The increasing interest in privacy is important from a marketers standpoint which I can relate to as a marketing major. As mentioned, “the ability to protect and assure private use and greater user controls is a selling proposition with new viability.” Websites and various social media platforms will now need to begin re evaluating their model and making major changes to satisfy the new wants of their consumers. Also, new companies such as MeWe are able to be successful because of this so-called revolution revolving around privacy because they sell the promise of safety in order to gain users.

  24. Gregory Doyle February 12, 2016 at 2:15 pm #

    The National Security Agency, or better known as the NSA, has received an enormous amount of controversy in more recent years. The very thought of citizen’s privacy being invaded makes many people question the direction of America, especially since the country obtains the title “the land of the free”. After all, it would only seem fair that the citizens of the United States, who are entitled to all rights given by the country, feel outraged that one of their rights is being violated. Forbes converses in their article about the controversy regarding the NSA, stating that the NSA will fuel a revolt from the citizens, which will then result in a backlash of anti-government and anarchistic ideologies to poison the citizens into completely not trusting their government. But now that I think about it, why should they?
    It is extremely well known that when a user posts something online, it is likely going to be there forever. Some people are not dumb enough to post controversial or malicious things online due to the reputation, or sometimes legal responsibility, that the post can link to that person. For example, most criminals are not dumb enough to tweet, “Hey, I just shot someone!” While I cannot speak for all criminals of the world, I’m just estimating that most aren’t that dumb. However, most people have now realized that even private messages or pictures are all intercepted and collected by the NSA. Every text message sent, every picture taken, and overall every action completed through technology is permanently stored via the government. So, why is this allowed?
    Quite simply, it should not be allowed. The best way to describe my frustration with the NSA relates the NSA to a police officer, considering they both work ultimately for the government and are funded by the tax payers. This is another aspect of the NSA that people find frustrating: the citizens of America are essentially paying for the government to spy on us. To top that off, we do not even know how well the NSA is funded by the tax payers due to its classified annual budget. According to CNN, speculations indicate numbers ranging from 10-20 billion ( Relating the NSA to the police, if you are driving and a police officer pulls you over, the car can be subject to a thorough inspection through a probable cause. That means that the police officer needs to have a valid reason for wanting to search your car. Now, why should the NSA be any different? Why is it perfectly fine for the NSA, without any warning, to be able to access my online and technological history, while the police has to at least have suspicion? The only main reason that I can speculate is that a police encounter is face-to-face, which makes the government want to semi-respect your rights in front of you, while the NSA does not need permission since it is gathering information whether you know it or not.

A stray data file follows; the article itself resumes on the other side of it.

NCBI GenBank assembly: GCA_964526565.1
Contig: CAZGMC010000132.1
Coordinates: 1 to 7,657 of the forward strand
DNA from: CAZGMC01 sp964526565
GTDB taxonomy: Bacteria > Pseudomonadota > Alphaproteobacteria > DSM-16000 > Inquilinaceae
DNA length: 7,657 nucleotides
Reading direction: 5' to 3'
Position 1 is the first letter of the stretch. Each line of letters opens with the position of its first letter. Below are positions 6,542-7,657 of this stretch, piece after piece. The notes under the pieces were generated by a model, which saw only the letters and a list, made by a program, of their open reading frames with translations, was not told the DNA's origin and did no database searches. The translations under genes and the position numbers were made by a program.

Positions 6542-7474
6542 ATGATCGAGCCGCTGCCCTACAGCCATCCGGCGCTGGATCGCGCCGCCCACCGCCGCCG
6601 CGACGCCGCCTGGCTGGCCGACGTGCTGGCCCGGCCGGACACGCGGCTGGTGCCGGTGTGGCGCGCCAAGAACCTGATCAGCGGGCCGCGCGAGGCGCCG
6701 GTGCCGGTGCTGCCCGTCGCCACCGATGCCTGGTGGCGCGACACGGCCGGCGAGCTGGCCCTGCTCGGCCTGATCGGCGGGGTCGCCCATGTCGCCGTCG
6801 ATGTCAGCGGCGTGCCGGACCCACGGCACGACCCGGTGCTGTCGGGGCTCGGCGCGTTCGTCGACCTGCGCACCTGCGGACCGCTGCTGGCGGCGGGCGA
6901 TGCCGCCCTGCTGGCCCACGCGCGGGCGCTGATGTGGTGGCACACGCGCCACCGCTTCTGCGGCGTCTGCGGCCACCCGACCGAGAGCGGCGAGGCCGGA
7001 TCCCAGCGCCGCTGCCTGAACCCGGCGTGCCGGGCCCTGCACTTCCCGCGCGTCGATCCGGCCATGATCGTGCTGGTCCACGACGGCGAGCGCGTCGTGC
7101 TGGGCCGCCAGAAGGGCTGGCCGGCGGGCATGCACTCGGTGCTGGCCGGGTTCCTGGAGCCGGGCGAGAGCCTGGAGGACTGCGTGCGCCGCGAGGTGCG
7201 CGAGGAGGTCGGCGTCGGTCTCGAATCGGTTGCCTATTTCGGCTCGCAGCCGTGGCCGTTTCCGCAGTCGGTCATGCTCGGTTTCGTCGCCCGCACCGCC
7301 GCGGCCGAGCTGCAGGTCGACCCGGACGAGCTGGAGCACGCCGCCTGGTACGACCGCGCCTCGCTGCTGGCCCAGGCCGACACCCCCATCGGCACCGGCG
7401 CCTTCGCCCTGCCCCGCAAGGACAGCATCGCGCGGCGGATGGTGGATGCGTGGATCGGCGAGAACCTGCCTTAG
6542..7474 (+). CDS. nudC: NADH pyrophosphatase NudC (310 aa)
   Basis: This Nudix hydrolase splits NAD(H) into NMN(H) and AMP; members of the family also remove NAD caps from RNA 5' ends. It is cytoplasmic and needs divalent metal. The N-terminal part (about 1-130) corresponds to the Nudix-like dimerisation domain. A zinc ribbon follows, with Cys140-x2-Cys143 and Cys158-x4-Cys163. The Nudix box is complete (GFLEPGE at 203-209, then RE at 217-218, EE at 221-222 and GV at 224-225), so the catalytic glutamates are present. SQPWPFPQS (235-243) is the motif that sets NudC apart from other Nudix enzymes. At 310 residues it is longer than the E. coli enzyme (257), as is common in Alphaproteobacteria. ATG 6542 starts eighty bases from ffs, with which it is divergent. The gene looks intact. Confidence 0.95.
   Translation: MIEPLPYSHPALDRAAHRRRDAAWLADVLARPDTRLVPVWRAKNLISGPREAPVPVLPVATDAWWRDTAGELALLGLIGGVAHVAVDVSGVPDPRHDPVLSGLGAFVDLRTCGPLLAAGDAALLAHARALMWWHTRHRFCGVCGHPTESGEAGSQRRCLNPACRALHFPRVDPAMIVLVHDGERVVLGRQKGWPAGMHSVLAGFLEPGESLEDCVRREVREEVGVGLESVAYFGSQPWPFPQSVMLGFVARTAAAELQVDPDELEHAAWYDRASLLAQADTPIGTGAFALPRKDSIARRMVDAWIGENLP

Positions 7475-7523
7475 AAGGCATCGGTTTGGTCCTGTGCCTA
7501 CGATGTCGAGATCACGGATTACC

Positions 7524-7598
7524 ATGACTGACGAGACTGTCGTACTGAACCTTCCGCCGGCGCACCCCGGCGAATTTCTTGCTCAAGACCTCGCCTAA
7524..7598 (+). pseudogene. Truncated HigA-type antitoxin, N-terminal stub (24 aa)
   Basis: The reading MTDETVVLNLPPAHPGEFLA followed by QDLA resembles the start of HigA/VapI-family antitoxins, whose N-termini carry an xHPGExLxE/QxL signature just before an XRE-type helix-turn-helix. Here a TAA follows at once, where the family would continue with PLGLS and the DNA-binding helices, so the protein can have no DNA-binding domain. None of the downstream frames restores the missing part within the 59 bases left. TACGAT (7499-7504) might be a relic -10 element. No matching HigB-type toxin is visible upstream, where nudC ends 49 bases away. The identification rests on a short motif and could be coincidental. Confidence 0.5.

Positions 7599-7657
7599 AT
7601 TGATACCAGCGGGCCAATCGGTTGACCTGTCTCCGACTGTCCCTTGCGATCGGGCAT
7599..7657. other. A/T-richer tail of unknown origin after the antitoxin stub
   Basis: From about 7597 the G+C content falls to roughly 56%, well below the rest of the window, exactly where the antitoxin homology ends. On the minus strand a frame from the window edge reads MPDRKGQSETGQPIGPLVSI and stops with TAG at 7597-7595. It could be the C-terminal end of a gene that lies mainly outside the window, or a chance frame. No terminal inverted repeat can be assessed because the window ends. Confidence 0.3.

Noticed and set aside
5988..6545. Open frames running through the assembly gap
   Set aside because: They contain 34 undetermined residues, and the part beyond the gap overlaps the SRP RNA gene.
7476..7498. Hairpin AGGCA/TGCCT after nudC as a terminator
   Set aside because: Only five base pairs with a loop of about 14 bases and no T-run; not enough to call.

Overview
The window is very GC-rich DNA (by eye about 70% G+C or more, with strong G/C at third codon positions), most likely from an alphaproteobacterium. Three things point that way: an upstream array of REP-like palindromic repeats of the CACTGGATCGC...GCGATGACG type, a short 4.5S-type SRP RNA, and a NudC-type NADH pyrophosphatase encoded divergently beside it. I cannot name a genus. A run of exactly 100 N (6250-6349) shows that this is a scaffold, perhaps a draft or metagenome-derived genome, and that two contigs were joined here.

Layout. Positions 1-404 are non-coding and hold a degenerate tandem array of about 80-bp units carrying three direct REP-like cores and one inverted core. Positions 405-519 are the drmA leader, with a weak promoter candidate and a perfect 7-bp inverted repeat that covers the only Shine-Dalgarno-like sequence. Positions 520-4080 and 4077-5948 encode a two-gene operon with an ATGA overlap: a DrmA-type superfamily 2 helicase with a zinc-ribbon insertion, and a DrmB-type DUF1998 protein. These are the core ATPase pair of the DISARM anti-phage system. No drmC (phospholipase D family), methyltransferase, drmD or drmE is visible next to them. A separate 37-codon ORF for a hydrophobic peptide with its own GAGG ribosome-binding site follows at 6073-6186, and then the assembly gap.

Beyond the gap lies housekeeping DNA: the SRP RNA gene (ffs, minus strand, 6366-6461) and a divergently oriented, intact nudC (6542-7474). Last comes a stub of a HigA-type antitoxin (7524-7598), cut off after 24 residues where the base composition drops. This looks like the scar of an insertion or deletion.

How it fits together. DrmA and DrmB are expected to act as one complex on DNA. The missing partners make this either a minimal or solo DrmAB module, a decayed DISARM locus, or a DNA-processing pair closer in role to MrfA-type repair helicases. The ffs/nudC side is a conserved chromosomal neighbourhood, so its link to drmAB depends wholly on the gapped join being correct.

Yet, I can’t help but feel that the citizens of America essentially did this to ourselves. The massive amounts of shooting and other catastrophic events in 2015 bleed over into thorough investigations by government officials. These investigations ultimately show that there were numerous foreshadows of these events by communications sent via technology by the attackers. I find it appalling that a nation of 325 million people should all be punished for the actions of such a small bunch, but the government must do everything in its power to protect us. I personally don’t feel that includes allowing the NSA to violate our right to privacy in order to stymie future crime, but a warrant or simple suspicion is fully acceptable.